Now that we all want to travel to Wakanda thanks to the brilliance of our fellow Oakland native (#townbusiness) Ryan Coogler and the gorgeous, talented cast & crew that made this world so captivating and sensational in the blockbuster film Black Panther, we are all asking ourselves how can we experience this place when Wakanda is just a fictional country? Well every part of Wakanda that we love might not exist in just one country, but the diversity of the landscapes, people and culture does exist throughout the African continent. Together, we have travelled to 2 African countries and separately 9, covering each region: East (Ethiopia & Kenya), West (Ghana, Burkina Faso & Cape Verde) South (Botswana & South Africa), Central (Congo) and North (Egypt & Morocco) and the African Union country of Mauritius.

Africa is not a monolith, so it follows that no region or country in Africa is either. Many of the borders of the continent are arbitrary to the distinct identities of different tribes, and often nation groups cross borders within particular regions. Over the next several days we are going to share our experiences in the different African countries where we have traveled and how these relate to some of the imagery and culture created in Wakanda.

North Africa – Part I:

While parts of East Africa and West Africa have large Muslim communities, the Northern region of Africa is very much associated with Islam, and at times is even categorized as an extension of the Middle-East. Regardless, Egypt and Morocco both represent hybrids of Arab-African culture (not dissimilar to the Horn of Africa).

Morocco, January 2015

While in Morocco we stayed in Marrakesh in the heart of the medina, which was hustling and bustling from sunup to sundown. The medina is not unlike other market places in Africa where people are selling spices, leather bags and other goods. Moroccans specialize in leather bags and certain spices like saffron (the most expensive spice) and cumin. Almost all Moroccan cities have a color code and for Marrakech it is the reddish brown clay, which they use to build much of the architecture in the city and especially the Medina. The scene of T’Challa and Nakia walking through the streets of the market in Wakanda reminded me of walking through the medina in Marrakesh.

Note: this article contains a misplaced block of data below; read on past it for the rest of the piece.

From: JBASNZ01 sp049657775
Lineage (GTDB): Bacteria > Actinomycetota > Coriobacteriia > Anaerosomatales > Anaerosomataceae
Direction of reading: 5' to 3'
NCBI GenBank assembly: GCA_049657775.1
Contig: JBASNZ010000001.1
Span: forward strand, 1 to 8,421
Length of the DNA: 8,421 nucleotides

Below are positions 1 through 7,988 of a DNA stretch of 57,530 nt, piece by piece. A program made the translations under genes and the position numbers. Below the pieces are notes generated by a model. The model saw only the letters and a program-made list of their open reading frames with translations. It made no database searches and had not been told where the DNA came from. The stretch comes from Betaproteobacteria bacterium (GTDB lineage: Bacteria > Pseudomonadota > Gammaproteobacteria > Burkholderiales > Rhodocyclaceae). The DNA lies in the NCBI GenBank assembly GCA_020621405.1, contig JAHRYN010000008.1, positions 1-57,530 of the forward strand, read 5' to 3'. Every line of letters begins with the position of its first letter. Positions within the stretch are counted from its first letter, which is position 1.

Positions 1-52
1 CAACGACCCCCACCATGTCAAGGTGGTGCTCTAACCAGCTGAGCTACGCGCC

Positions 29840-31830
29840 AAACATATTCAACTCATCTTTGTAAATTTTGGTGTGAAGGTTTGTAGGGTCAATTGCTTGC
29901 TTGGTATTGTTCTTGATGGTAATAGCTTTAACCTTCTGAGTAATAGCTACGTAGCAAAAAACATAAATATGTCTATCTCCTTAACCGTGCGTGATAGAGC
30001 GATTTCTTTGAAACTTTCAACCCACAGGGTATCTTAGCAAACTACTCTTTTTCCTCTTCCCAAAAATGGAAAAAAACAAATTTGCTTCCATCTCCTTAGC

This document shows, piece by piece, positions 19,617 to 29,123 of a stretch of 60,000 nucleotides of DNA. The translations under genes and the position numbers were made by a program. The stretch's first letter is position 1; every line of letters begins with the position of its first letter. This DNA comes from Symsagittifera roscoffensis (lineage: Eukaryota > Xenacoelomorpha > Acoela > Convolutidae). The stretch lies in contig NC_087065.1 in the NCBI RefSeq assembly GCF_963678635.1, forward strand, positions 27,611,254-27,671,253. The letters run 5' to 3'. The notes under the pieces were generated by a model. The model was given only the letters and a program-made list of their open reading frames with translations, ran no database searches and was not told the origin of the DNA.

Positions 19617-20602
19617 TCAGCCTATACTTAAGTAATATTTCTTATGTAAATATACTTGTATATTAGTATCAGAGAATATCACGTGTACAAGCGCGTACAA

Egypt, December 2006-January 2007

The city of Cairo, where our mother lived for three months from 2007-2008, Is a densely populated, busy city. The roads are full of people, cars, animal carts, and the occasional bike. The modern architecture of Cairo is juxtaposed with the Pyramids of Giza, which can be seen in the backdrop from many parts of the city. The combination of modern and historical aspects of architecture, seemingly in opposition, create a sense of a timeless city. The juxtaposition of modernity, history, and function makes perfect sense. Upon going to the Nubian villages outside of Cairo and in the Aswan region, we saw more “traditional” structures that were the color of the desert sand and made from mud-bricks and sometimes carved out of rock. This made sense for the Nubian way of life, it was functional. Throughout Black Panther, there are conversations about tradition versus modernity, and we realize they are not binaries that have to be in opposition, rather they can work in tandem. In our opinion, Cairo is a city that integrates tradition and modernity in a functional way. 

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